The most important feature of intervals of the real line is their ordering. Of two nonintersecting intervals, one is `to the right' of the other. This relation is obviously irreflexive, asymmetric, and transitive, i.e. a partial order. This carries over to a partial order < of V, distinct vertices x and y of V are adjacent in the intersection graph if and only if they are not comparable by <. That means, G is the cocomparability graph (complement of the comparability graph) of (V,<).

The converse is not true: Not every cocomparability graph of some poset is an interval graph. The reason is that not every poset can be represented by intervals on the real line. Those posets that can are called interval orders.

Interval graphs are exactly the cocomparability graphs of interval orders.

But every poset can be represented by graphs of continuous functions f:[0,1] \R, where we have a natural relation `above' for functions with nonintersecting graphs. Therefore:

[GRU83]: Cocomparability graphs are exactly the intersection graphs of graphs of continuous functions f:[0,1] R.

Comparability graphs and cocomparability graphs can be recognized in time for multiplying two (binary) matrices, which is presently O(n2.376), compare [G80]. There are various other geometric intersection models where such an order is apparent. Examples are permutation graphs---intersection graphs of straight line segments between two parallel lines, or trapezoid graphs---intersection graphs of trapezoids between two parallel lines. In all such classes we may use the important fact that cocomparability graphs are perfect, and many parameters can be computed efficiently for them.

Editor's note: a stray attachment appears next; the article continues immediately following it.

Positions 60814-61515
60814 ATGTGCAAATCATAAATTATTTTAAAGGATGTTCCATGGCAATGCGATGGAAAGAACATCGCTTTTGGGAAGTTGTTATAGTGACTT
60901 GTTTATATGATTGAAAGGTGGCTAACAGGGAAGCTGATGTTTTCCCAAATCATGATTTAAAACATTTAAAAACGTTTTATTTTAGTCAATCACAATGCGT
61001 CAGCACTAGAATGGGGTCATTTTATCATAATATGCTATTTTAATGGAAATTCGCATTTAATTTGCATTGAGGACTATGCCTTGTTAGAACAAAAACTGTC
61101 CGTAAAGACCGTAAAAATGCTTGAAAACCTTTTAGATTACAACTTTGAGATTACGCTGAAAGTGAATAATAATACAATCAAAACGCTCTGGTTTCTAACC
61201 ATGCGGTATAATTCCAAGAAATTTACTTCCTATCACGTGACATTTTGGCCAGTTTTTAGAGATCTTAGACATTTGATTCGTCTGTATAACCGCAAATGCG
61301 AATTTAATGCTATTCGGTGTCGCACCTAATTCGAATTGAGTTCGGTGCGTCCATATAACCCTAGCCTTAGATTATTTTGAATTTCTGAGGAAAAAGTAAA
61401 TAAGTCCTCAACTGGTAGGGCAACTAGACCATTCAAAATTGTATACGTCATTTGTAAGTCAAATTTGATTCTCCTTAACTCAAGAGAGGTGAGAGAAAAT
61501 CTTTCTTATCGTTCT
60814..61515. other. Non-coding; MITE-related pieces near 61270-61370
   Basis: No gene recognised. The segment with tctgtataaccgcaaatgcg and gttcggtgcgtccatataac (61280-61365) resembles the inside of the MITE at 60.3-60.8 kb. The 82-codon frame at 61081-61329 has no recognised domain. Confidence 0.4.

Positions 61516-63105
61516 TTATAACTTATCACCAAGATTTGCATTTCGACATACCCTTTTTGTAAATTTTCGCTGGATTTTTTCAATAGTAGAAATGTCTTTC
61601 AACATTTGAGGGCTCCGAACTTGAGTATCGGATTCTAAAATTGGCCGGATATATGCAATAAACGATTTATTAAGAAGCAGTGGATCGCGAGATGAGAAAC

Although I refer to [G80] for those classes, I would like mention one result on permutation graphs, which we will need later on. First note that any two nonintersecting lines (between two parallel lines) have a natural order. But there is also a natural order between intersecting lines: one is larger than the other if it can be obtained from the first one by tilting it in clockweise direction. Thus permutation graphs are comparability graphs as well as cocomparability graphs, but the converse is also true:

[DM41]: A graph is a permutation graph if and only if both G and its complement are comparability graphs.

Then permutation graphs can also be recognized in time O(n2.5). This can even be improved to linear time, compare [MS97].

Concerning the chilenean train example, when we consider the time-space, which is here a plane, since space is 1-dimensional, we see that the resulting graphs are exactly the cocomparability graphs. But the 5-cycle of the example is no cocomparability graph, it is even not perfect. Thus the pattern is impossible.

The above Proposition leads to the most famous characterization of interval graphs. Three vertices form an asteroidal triple if any two of them are connected by a path avoiding the third and all neighbors of the third. No cocomparability graph can have any asteroidal triple. Adding one restriction we arrive at chordal graphs:

[LB62]: Interval graphs are exactly the chordal graphs without asteroidal triple.

Back to the start page for intersection graphs.

Erich Prisner
made on January 12, 1999